H. pylori infection is positively associated with ulcers and gastric cancer and researchers presume that reducing H. pylori infection may reduce cancer risk. Antibacterial adhesion studies demonstrate cranberry inhibits adhesion from E. Coli bacteria and H. pylori bacteria in gastric mucus (Burger et al. 2000) and that adults consuming cranberry juice have significantly lower levels of H. pylori infection (Zhang et al. 2005).
4. Cranberries improve urinary tract health and reduce infections:
Since the 1980’s, a body of scientific evidence has grown to support the use of cranberry in the maintenance of urinary tract health and reducing occurrences of urinary tract infections.
5. Cranberries improve oral health, reduce infections and cavities:
They are documented to help reduce oral diseases, dental caries and periodontitis. They inhibit several harmful oral bacteria and enzymes that degrade the extracellular matrix. They help block acid production, attachment, and biofilm formation that damage teeth. (Bodet, C 2008)
Selecting and Storing Your Cranberries:
- Season: Fresh cranberries in season from October – December. However, dried and frozen cranberries can usually be found year-round.
- Look For: Cranberries are white or red. Look for firm and bright cranberries in the produce section. Avoid bags that have brown, rotten or shriveled berries.
- Storage: Store for up to two weeks in the refrigerator, or up to one year in the freezer. If frozen, you do not need to thaw before use. Before using cranberries, rinse and discard any discolored, shriveled or soft berries.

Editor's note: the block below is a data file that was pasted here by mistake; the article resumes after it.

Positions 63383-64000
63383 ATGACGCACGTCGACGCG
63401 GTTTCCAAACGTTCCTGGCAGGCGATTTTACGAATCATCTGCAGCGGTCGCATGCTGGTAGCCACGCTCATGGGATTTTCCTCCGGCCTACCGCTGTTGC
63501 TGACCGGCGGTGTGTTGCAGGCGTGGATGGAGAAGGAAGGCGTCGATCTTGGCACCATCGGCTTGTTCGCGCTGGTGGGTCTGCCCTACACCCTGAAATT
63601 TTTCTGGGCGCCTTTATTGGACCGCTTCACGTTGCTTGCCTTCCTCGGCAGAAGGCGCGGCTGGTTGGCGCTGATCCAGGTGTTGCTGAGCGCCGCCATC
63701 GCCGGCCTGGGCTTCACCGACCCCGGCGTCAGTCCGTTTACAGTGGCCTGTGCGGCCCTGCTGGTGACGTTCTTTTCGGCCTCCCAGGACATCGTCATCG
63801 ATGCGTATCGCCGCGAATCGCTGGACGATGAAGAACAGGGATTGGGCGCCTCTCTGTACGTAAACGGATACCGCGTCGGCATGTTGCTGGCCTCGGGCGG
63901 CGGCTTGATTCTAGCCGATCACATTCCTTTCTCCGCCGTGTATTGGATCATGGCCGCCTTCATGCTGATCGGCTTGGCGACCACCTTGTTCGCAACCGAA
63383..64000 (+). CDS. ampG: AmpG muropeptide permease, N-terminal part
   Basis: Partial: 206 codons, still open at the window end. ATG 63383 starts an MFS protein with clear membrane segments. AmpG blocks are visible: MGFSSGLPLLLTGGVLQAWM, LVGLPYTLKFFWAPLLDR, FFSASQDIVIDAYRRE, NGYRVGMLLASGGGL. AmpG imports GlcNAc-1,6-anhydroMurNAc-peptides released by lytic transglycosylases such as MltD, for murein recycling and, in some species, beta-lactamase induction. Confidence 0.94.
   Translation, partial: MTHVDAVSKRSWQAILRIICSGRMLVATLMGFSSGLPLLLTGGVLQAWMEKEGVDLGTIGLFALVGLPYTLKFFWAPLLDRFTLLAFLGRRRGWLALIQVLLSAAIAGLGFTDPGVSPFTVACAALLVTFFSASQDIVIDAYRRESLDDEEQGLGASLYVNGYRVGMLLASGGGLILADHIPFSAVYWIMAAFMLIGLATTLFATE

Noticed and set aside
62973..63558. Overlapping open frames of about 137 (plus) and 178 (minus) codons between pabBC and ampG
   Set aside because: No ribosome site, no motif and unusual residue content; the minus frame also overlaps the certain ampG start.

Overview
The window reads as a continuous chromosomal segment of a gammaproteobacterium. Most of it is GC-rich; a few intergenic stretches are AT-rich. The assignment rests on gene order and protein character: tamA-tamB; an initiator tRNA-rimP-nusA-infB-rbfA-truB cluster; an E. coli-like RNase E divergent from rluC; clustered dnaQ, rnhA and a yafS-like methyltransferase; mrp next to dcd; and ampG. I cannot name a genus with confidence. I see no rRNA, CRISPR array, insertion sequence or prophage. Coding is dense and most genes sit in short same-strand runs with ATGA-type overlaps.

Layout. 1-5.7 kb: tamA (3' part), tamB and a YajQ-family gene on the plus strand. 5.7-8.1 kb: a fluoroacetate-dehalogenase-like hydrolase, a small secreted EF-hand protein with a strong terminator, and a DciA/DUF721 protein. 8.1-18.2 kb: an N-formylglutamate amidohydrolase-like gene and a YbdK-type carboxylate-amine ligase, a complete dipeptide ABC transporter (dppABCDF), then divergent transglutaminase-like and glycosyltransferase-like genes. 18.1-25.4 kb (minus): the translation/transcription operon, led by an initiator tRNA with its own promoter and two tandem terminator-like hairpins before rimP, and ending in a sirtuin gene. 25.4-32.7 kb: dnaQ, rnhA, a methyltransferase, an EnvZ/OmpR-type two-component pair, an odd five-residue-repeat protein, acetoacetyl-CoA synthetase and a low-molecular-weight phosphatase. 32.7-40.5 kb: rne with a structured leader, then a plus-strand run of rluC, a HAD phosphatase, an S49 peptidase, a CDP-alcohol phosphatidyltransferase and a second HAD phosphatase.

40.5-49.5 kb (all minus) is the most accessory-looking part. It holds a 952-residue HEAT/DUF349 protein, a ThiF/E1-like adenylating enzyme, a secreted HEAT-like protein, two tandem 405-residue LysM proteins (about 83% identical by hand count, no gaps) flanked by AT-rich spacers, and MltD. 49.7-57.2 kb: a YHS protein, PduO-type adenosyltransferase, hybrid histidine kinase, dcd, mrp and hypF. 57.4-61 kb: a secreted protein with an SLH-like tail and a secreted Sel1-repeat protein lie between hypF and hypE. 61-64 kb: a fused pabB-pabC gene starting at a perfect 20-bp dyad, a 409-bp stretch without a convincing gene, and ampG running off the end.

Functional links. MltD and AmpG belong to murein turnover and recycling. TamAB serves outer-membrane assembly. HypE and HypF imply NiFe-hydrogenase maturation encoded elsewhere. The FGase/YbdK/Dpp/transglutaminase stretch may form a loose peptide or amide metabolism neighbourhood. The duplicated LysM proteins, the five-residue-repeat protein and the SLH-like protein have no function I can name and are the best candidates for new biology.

Recipes – any of these can be made Gluten-Free
Sauce & Relish
- Brie and Cranberry Bites
- Turkey, Cranberry & Swiss Crostinis
- Caramelized Butternut Squash and Gorgonzola Crostini with Cranberry
- Asian Roasted Brussels Sprouts with Cranberries
- Mixed Greens with Goat Cheese, Cranberries, and Walnuts
- Braised Briscuit and Cranberries
- Alder-roasted Salmon with Dill and Cranberries
- Chicken Tenderloins with Cranberry Mustard Sauce
- Turkey, Brie Cheese, & Cranberry Quesadillas
- Pear and Cranberry Crisp
- Cranberry Compote Layered with Lemon Ricotta
- Cranberry Poached Pears
- Cranberry Oatmeal Cookies
- Potential oral health benefits of cranberry. Crit Rev Food Sci Nutr. 2008 Aug;48(7):672-80. (PubMed)
- Cranberry Facts and History, Cooperative Extension of Maine.
- Herbal Medicine: Biomolecular & Clinical Aspects. 2nd edition.
- Mol Nutr Food Res. 2007 Jun;51(6):692-701. Evidences of the cardioprotective potential of fruits: the case of cranberries. Ruel G1, Couillard C.
- J Can Dent Assoc. 2010;76:a130. Bonifait L1, Grenier D. Cranberry polyphenols: potential benefits for dental caries and periodontal disease. http://www.ncbi.nlm.nih.gov/pubmed/20943032
- Lee I.T, Chan Y.C, Lin C.W, Lee W.J, Sheu W.H. Effect of cranberry extracts on lipid profiles in subjects with type 2 diabetes. Diabet Med. 2008;25:1473–7. [PubMed]
- Steinberg D. The LDL modification hypothesis of atherogenesis: An update. J Lipid Res. 2009 50:S376–81. [PMC free article] [PubMed]
- Ruel G, Couillard C. Evidences of the cardioprotective potential of fruits: The case of cranberries. Mol Nutr Food Res. 2007;51:692–701. [PubMed]